Author Eric Lindstrom understands teens struggles are real. Mel’s struggles are bigger than some but none the less normal. Especially for teens.
Mel is trying her best. Trying to pretend things are fine and she is fine. Mel is far from fine but she is loved and has great support. Sometimes that isn’t enough.
Teens are hard on each other partly because they are hard on themselves. Mel and her friends are no different.
Mel needs all the strength she can muster to navigate her reality. The support is there but will she let them help her?
Realistic look at bipolar life in a family that has more than their share.
Funny, sad and uplifting.
Noggin by John Corey Whaley
You are dying at 16 and you hear about cryogenics freezing your head until they have the technology to attach it to another body sometime in the future. You have been sick for ages and there is no hope. You convince your parents that it would be a good idea to freeze your head. You expect not to come back to life but if you do it would be at least 100 years in the future. You say goodbye to your family, friends and your girlfriend.
Fast forward 5 years, you wake up. It seems to you that no time has passed. Once you adjust to your new body, which is much better than your old one and not sick, you expect to pick up where you left off. But your parents got rid of your stuff, your best friend is in Uni while you have to finish high school AND your girlfriend is engaged to a really nice guy and doesn’t want to see you.
Rather than a returning hero you have a whole new set of problems. You never liked high school and now you are a celebrity, only 2 of the 100 cryogenic recoveries has worked so you are a miracle. You don’t feel like a miracle or a celebrity, you feel sad. You miss your old life.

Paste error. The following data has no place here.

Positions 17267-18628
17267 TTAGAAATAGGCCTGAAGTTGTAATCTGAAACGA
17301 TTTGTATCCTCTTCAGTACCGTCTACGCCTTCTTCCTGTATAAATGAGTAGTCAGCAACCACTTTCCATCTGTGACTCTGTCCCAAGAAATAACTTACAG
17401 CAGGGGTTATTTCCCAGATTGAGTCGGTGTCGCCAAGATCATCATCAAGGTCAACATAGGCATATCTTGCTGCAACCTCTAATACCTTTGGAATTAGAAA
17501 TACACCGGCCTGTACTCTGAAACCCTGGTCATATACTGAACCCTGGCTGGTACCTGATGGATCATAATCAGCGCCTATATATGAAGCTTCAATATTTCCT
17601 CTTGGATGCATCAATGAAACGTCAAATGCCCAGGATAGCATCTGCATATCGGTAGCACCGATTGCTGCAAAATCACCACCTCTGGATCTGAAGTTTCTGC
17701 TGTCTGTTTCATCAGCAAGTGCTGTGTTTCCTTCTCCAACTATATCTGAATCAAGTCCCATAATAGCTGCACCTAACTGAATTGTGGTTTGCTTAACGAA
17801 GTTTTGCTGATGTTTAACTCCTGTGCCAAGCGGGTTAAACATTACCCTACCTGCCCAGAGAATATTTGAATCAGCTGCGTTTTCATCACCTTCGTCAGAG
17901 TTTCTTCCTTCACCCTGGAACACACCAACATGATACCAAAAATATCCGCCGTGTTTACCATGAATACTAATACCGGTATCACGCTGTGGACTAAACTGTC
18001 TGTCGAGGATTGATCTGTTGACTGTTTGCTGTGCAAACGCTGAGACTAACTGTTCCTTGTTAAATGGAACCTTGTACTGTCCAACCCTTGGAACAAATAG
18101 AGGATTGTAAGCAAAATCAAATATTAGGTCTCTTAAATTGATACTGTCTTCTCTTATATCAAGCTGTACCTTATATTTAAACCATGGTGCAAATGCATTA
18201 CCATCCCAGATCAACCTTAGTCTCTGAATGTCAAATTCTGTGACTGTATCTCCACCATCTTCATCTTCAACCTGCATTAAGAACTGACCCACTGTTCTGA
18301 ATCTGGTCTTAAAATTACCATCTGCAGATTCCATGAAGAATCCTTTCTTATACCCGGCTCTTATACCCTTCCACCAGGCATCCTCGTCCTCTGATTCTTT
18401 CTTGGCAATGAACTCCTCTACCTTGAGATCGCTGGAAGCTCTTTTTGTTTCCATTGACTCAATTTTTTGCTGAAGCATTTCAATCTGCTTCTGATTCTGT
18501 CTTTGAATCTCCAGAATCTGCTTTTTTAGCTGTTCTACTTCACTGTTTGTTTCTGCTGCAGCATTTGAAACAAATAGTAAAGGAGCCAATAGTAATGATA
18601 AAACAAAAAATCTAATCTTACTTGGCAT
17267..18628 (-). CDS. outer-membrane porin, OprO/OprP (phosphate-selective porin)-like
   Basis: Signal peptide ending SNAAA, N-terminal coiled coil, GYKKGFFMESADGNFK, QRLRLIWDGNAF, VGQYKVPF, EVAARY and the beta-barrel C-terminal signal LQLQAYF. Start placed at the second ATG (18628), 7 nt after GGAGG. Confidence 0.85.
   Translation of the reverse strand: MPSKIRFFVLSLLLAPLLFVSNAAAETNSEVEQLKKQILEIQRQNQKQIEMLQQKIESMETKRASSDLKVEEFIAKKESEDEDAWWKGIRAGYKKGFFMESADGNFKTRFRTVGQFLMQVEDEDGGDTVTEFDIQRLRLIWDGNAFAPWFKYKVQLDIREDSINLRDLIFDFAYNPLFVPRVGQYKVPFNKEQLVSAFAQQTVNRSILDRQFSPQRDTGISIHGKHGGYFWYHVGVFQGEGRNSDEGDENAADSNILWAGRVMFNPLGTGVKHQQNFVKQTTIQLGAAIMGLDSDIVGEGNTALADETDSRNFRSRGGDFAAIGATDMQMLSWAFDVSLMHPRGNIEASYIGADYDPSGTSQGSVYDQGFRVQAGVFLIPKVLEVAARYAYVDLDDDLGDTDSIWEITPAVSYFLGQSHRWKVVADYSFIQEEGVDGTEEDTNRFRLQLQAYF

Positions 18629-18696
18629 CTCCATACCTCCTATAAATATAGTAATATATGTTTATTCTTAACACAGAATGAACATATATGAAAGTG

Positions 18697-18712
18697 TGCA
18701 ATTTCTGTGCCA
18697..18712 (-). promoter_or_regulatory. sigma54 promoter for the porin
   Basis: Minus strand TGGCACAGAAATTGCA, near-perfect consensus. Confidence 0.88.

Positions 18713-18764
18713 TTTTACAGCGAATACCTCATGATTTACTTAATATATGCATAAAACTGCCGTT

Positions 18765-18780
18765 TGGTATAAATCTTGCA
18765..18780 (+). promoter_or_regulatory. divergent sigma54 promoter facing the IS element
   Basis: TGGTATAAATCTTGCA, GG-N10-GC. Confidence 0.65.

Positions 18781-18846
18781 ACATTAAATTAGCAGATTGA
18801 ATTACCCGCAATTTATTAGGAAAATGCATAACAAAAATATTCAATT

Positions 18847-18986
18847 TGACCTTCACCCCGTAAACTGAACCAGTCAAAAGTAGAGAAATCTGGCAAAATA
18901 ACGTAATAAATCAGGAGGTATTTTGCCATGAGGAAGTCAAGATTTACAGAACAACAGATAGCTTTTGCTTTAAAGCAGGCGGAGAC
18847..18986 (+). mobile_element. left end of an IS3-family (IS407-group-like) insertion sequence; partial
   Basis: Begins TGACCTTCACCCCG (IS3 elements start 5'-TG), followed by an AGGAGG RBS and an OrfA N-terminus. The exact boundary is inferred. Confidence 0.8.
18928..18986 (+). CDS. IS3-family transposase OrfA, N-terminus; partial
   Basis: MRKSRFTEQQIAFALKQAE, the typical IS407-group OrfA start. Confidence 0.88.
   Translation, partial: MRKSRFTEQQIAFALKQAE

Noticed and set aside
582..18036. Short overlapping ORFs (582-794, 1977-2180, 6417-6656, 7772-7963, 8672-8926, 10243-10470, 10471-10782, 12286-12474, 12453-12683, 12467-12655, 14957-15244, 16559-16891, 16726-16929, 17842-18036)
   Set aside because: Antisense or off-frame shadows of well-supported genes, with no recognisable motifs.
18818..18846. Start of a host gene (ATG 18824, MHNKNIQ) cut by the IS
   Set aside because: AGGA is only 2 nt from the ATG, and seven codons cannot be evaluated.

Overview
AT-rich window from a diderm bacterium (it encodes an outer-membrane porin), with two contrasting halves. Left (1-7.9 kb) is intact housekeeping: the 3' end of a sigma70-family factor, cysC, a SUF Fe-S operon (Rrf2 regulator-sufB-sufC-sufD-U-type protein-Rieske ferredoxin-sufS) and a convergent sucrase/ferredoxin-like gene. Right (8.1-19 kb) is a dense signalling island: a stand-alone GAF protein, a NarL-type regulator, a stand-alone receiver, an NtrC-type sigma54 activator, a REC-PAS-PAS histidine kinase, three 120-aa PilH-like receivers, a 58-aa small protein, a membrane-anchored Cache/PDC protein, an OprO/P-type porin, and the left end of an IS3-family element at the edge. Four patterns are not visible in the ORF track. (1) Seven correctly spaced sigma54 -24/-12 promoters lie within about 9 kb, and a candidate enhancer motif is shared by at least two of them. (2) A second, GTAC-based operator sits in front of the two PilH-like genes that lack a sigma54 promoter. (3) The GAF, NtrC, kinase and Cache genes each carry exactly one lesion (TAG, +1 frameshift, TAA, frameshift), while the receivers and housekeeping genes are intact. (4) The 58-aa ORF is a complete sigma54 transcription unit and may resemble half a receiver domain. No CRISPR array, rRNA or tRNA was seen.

You go back to school and make a friend. You work towards taking your old life back. Along the road you make some sacrifices, learn some surprising things and find that you can have a new life with remnants of the old and that really is a miracle.
The Unlikely Pilgrimage of Harold Fry
by Rachel Joyce
Five stars for Harold Fry, I loved this book.
Recently retired Harold gets a letter one day from an co-worker he hasn’t seen in years, someone that he feels some regret towards. She is dying. Harold decides to reply to her letter in person, but first must walk the length of England to get to her. He leaves his wife behind and starts on a journey of remembering, maybe not resolving the past but reflecting on it along the way. He meets many people, and has some surprising experiences, some helpful, some healing. He learns that everyone has unexpected stories to tell.
This book has a few twists and turns which are unpredictable. These add depth and integrity to Harold’s story.
Highly recommended, especially to my mature customers.